Climate Change: An abstract brand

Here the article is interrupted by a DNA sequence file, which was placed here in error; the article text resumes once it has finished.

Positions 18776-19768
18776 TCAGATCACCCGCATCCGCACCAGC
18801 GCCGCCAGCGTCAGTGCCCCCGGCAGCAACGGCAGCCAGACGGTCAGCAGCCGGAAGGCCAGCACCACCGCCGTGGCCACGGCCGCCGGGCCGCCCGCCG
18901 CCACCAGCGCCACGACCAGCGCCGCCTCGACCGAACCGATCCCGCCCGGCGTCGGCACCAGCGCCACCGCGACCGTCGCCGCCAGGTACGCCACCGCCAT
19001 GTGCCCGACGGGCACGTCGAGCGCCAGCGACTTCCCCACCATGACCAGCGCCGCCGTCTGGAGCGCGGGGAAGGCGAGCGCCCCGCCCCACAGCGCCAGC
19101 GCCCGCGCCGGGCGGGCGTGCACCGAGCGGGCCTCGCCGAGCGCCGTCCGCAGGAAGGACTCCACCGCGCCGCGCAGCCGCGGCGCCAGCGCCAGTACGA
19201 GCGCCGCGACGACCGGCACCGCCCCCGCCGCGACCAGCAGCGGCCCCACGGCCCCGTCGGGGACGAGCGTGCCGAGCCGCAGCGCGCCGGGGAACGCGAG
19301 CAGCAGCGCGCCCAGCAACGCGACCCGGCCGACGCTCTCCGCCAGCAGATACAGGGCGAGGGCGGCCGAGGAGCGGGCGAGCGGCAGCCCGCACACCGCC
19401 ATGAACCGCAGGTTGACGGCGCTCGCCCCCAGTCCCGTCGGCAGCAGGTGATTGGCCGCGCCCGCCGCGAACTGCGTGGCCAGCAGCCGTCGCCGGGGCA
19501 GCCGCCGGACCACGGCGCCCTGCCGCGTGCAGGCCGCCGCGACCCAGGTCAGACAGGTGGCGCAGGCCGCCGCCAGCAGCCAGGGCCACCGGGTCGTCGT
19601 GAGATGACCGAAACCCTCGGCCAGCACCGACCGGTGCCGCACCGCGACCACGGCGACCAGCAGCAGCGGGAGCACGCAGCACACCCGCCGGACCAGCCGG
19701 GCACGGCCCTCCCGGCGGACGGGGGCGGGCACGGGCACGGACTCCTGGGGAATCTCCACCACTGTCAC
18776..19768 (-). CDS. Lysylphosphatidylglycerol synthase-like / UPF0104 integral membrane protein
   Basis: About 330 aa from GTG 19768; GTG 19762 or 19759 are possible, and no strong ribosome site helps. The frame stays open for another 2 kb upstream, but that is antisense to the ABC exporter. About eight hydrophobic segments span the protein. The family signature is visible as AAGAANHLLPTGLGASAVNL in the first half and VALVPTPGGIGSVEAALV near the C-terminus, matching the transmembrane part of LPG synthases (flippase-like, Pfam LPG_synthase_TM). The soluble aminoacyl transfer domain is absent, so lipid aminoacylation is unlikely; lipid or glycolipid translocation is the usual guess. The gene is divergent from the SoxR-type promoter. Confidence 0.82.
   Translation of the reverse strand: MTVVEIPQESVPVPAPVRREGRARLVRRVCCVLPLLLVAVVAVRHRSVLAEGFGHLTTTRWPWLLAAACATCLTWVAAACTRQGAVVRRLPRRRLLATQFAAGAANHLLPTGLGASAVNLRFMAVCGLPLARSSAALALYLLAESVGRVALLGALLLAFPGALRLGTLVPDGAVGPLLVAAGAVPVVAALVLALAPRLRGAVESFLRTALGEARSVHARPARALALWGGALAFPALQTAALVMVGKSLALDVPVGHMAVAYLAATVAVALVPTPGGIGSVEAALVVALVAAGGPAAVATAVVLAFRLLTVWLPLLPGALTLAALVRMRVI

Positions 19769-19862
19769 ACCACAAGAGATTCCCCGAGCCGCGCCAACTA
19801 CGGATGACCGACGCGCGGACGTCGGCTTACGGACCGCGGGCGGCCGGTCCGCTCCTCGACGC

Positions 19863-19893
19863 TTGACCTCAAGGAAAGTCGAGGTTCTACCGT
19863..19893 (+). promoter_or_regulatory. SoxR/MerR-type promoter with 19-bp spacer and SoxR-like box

Glaciers melting faster and faster. Atmospheric CO2 rising. Temperature, wind, and rainfall volatility. Climate change is on. But what is it? Yes, the climate is changing. The day to day experience of weather is changing. The constituent components of the atmosphere and oceans are changing in measurable ways. “Global warming” was the first brand for the anthropogenic, worldwide impacts on the world. The name “climate change” is not as directed and in a way emptier. Changing climates is what people do when they go on vacation or move to Arizona. Perhaps this is the most scientific way to describe what’s happening, but scientifically, language selection and naming drives outcomes. And the desired outcome is less CO2 in the atmosphere. And “the environment” is just about as abstract as the climate. Am I in the environment inside my house? It appears to be yes, but when one can control the inside of one’s house, why should one care about “the” environments that one is not inhabiting? Preventable weather deaths, avoidable crop failure starvation, and pollution appeasement may be terms worth applying to the present and to near-future scenarios. Climate change is certainly something that is happening, but that’s a little bit like calling a world war “humans doing things”, rather than calling it what it is: people shooting, bombing, and sending other humans off to die. The scientific community may be hesitant to exaggerate, and that’s not what I’m suggesting. Merely a description of what is and may happen in terms of the direct, personal human outcomes, rather than on abstractions like carbon emissions. Individuals and organizations that decide to emit high levels of carbon can be effectively challenged morally, legally, and narratively when the effects of higher carbon emissions on individual people are described. There’s a parallel to the still-ongoing society-wide smoking cessation project that needed to link smoking directly to health outcomes and death to get to eventual traction points. So talk about the gross air coming out of car tailpipes that you noticed on your walk the other day. Complain to everyone about the unnecessary transportation of goods via diesel trucks while you’re buying food that was grown nearby. What we need is a tipping point that makes the causes of carbon emissions unacceptable, in the same way in most polite company, it would be unacceptable to light up a cigarette. This requires training a sense of disgust into oneself and those around for the things that are creating the conditions for mass starvation, water shortages, wildfires, and extreme temperatures – these are not abstractions, they are moments that cause real humans to have their lives cut short, to be killed by other humans. The definition of murder may not extend to indirect actions that happen to result in another person’s death, but if you drop a potentially live landmine on your neighbor’s lawn every day on the way to work, you’re a murderer. As society comes to understand that there are actions that are similar to casting landmines around like a dandelion, every person must reckon with their moral responsibility for the subsequent deaths. You may never know that it was the drive to the store on Sunday that sent the particulate that would develop into lung cancer into your neighbor’s child’s lung, but you may have done it. And while it may never be possible to directly measure whose car, factory, or cruise ship caused the latest wildfire, collective, unspecific responsibility is not the same as having no responsibility. The Germans teach that lesson in their schools by law. So even if you are a pretty responsible citizen and drive an electric vehicle, don’t work for an oil company, and vote for people that believe in scientific evidence, you could do more to prevent or at least slow down climate change – otherwise known as saving people from being killed by all of us.

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